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I was approached to review this sparkling new release from Known to Collapse a few months back, and it was an easy sell. The delectable West Coast gem, “Circles of Time” grabbed and held me in its thrall immediately. It is an indelible and infectious example of the sort of laid back jangle pop that you wish could go on forever. It is a tad over four minutes of heaven, and is one of the best songs of 2016 from this low key band. Consisting of Bay Area musician and audio engineer Kevin Lehner, bassist/vocalist Kabir Kumar, and drummer Michael Mays, the band released their debut EP Collectives in 2013 and are about to unveil their full length album Transport Paradise on January 20th. Psychedelia definitely figures into their sound, as does the sort of lo-fi indie rock made popular by bands ranging from Guided by Voices to Yo La Tengo. Power pop even figures into the mix, as diverse arrangements and themes abound on this album. Put the needle anywhere, and you’ll be drawn into an intoxicating melodic drift that sweeps you along with it.
Opening track “What is Said” is minimalist and peaceful indie pop with restrained guitar and keyboards along with gentle percussion. The vocals are lovely and are the perfect complement to this neat tune.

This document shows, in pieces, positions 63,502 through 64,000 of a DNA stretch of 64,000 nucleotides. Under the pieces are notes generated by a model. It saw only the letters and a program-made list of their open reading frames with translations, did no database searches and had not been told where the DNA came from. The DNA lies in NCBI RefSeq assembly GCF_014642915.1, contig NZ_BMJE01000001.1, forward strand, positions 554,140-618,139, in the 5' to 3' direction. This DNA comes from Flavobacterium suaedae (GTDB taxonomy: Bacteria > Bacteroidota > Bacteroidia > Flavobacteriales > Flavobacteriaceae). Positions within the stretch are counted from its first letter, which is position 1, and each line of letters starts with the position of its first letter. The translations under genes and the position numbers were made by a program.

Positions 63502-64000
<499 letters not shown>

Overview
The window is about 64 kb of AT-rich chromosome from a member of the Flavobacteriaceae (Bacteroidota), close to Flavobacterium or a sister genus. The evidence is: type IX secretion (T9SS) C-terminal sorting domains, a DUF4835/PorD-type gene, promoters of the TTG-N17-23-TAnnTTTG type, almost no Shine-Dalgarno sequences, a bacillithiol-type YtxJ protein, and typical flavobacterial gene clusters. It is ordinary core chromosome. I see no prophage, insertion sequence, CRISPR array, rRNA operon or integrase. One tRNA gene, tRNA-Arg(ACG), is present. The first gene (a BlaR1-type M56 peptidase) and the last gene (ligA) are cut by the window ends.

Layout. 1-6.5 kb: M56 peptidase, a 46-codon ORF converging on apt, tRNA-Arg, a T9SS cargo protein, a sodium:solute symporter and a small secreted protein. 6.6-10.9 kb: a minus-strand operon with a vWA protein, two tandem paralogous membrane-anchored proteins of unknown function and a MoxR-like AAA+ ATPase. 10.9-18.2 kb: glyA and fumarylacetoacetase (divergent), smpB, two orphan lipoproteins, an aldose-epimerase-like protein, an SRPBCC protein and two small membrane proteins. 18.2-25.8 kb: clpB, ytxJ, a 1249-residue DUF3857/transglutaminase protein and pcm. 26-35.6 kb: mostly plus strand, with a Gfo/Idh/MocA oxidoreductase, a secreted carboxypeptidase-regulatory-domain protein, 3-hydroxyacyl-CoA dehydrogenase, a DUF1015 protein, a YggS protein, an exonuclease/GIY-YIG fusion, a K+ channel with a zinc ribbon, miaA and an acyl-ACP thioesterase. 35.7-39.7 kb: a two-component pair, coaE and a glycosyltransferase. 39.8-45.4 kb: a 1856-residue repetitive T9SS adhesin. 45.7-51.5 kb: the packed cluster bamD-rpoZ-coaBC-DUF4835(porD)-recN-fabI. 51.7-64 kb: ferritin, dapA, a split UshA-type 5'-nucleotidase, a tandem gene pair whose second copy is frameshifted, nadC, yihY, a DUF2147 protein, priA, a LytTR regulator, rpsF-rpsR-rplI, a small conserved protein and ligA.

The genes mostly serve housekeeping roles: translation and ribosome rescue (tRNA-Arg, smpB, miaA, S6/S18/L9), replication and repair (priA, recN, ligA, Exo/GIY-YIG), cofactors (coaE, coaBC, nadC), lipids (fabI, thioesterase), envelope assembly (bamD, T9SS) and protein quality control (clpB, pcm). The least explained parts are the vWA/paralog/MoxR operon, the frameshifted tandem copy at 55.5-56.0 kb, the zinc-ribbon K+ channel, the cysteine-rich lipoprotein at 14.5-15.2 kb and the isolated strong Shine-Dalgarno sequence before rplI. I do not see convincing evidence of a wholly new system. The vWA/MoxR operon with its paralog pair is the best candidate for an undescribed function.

“Circulated Undercover Ground” dives deep into head-trippin’ psychedelia, complete with backwards vocals. After a minute or so, the main melody emerges like a sun-dappled fish from the waves of psych, though there are faint echoes of Led Zeppelin in the upbeat grooves. “All Over Again” is dreamy psych pop at its finest, unfurling its smooth, grand textures slowly with smooth vocals and some fine guitar work. “True To Your Game” starts off calmly enough, then takes flight with some rousing female vocals and horns. “Portland Nights” is a lovely acoustic number with folk and dream pop elements, both evocative and moody and a total standout on an already great record. “When Others Don’t” is a slight nod to their Hoboken brethren, but also ushers in something different with tastefully rendered steel guitar. In fact, it reminds me a tad of Honeychurch’s hushed dream poems. “You Will Always Find a Light” is nearly ten minutes of ambient sounds, field recordings, and finally it morphs into softly pounded drums with plaintive violin, sparkling vocals, and a tapestry of densely layered music. There is a lot happening, and it is best experienced with a good set of headphones. In summary, this is a cool release from a talented group of musicians with an array of musical genres to delight listeners.